Currently, about 9,000 students a year walk through the doors of the Student Food Pantry. They are greeted by a welcoming student to pick up their free produce, bread, canned goods, frozen meats, milk, eggs, cheese, hummus, coffee, pastas, tofu, peanut butter, cake mix, cooking oil, almost anything one can think of. The pantry currently serves students from multiple schools, and no student will ever get denied access to this food.
Continuously through remote classes, COVID spikes, and inclement weather, the pantry has survived almost entirely by the work of volunteers and student-workers.
The Pantry started out in a small garage in 2011, and over the years has since grown through the work of students and community members and moved into a multi-room space in June of 2020. In the past year, the pantry now has been stocked with reusable water bottles, toilet paper, toothbrushes, soaps, dog and cat food, menstrual products, safer sex supplies, handmade knit hats , and more halal, kosher, vegan, and gluten free groceries. Students have been working on getting more basics, culturally competent foods, and other essentials that the university currently doesn’t provide such as fentanyl testing strips and pregnancy tests.
Historically, the pantry has been funded, operated, and expanded by the work of community members and students at UO. This is now changing. As of July 1st 2022, along with other department changes happening this summer, the administrative department of the Dean of Students will began managing the pantry. This means that the pantry will no longer be run by students and community members.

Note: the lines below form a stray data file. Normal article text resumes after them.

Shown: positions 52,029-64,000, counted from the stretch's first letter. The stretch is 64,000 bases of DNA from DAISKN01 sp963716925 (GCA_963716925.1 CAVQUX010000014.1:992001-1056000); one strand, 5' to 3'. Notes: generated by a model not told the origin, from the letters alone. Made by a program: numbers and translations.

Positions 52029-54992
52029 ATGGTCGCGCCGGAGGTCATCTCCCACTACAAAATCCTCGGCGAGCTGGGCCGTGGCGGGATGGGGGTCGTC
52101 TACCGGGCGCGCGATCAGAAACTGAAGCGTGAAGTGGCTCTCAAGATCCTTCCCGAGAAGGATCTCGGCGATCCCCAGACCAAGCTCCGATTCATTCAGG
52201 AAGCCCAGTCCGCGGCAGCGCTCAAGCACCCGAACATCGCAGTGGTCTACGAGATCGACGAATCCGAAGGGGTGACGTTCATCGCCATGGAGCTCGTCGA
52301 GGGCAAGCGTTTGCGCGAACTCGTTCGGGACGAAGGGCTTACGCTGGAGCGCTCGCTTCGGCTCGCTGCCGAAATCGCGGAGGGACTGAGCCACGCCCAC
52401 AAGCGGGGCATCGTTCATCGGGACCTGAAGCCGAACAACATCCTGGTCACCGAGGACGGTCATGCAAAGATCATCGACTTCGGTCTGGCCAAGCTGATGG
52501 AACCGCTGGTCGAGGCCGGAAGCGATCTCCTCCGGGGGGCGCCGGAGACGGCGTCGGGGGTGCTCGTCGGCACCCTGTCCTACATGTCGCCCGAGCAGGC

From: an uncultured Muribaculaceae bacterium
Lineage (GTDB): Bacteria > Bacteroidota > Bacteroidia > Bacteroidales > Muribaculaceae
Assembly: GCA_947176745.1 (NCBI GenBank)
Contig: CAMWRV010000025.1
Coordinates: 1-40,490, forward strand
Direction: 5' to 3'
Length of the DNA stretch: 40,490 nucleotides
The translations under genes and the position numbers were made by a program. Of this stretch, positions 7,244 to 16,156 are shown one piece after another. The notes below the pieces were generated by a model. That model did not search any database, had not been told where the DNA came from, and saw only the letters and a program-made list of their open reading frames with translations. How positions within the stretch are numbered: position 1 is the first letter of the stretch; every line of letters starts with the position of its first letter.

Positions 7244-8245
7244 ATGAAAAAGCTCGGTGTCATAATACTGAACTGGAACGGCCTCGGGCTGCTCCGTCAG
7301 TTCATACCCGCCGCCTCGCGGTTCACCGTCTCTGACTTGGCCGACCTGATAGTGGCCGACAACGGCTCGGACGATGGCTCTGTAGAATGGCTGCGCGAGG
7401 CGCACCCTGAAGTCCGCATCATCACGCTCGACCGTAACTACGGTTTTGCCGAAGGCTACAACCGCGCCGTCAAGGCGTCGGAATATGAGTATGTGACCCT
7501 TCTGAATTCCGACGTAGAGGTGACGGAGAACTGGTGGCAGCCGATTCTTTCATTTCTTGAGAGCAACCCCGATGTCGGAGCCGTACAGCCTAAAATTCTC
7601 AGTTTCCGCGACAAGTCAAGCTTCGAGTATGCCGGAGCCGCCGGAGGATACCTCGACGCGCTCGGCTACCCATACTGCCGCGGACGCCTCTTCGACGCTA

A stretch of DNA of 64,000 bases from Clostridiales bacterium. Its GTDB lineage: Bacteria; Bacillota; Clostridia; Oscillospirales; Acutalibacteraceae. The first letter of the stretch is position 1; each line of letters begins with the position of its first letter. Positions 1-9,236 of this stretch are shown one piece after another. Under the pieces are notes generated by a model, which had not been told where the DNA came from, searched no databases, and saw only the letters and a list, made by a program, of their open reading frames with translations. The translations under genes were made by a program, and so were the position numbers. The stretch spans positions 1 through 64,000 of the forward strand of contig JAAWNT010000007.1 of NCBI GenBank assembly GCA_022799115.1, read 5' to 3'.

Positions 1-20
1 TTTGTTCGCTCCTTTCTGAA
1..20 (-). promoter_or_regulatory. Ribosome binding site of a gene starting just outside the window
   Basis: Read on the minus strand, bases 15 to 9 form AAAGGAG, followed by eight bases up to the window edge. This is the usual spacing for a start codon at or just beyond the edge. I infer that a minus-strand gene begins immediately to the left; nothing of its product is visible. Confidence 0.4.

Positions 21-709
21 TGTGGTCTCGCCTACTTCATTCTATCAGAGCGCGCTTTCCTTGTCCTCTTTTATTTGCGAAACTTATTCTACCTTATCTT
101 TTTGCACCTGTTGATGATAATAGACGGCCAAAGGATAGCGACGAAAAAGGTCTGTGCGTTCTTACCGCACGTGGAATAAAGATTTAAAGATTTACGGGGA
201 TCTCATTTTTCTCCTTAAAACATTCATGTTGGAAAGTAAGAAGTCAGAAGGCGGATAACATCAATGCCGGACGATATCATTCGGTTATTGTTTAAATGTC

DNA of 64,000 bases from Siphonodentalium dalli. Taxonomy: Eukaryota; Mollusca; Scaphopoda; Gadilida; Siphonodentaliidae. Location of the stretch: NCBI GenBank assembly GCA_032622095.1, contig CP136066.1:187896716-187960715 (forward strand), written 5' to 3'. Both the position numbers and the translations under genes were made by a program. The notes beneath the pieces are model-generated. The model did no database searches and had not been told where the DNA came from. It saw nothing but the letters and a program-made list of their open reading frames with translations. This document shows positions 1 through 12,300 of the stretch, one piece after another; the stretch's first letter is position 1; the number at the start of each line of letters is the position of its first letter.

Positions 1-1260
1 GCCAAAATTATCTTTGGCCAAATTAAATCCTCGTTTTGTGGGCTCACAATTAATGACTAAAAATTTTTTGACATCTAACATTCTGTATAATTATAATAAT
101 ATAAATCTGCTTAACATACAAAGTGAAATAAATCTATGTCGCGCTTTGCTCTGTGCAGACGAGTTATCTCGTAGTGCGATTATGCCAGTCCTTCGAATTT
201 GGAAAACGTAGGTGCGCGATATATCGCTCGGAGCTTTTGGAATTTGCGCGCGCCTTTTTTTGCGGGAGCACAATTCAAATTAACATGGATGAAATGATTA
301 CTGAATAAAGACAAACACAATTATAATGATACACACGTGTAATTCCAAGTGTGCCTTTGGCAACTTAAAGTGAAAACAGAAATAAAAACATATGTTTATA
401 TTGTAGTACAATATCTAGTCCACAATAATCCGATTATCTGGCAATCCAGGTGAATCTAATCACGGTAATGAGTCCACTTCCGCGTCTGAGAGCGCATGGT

It is not entirely clear what has all played a role in the transition of the oversight of the food pantry to Admin. One theory is the change in EMU oversight. As of July 1st 2022, Admin now will instead be overseeing the funding of many of the offices in the EMU such as the Student Sustainability Center, Craft Center, KVWA, Outdoor Program and many others. The Food Pantry was ran in partnership of the Student Sustainability Center.
Another contributing factor to the transition could include a new bill (HB 2825) passed in the Oregon legislature in 2021 which requires public universities in Oregon to hire professional staff to help students receive food benefits and implement basic need initiatives on campus. These staff are being placed in the Dean of Students office. Additionally on campus, this past year ASUO has directed funding towards basic needs programs housed in the Dean of Students office, this funding along with the state funding will be used to support the staff and services for students but it is still not transparent what this means for the access to the pantry.
As always, Admin has been able to take control of student-created and ran programs such as Safe Ride being turned into Duck Rides. This transition for the pantry to a program under Admin presents a scary scenario where more regulations, requirements, and bureaucracy are added onto the pantry. This stifles further community developed mutual aid currently happening at the pantry, and most certainly will prevent the pantry from becoming a more radical place to serve the needs of students. Helping meet the needs of students, and any vulnerable population, necessitates a dynamic, flexible, and understanding environment. Institutionalizing community programs often creates the opposite effect. This transition of the pantry is small, but it’s a warning sign for students to keep a watchful eye for possible more advances from Admin on student and community ran programs as the university administration now controls the departments from the EMU.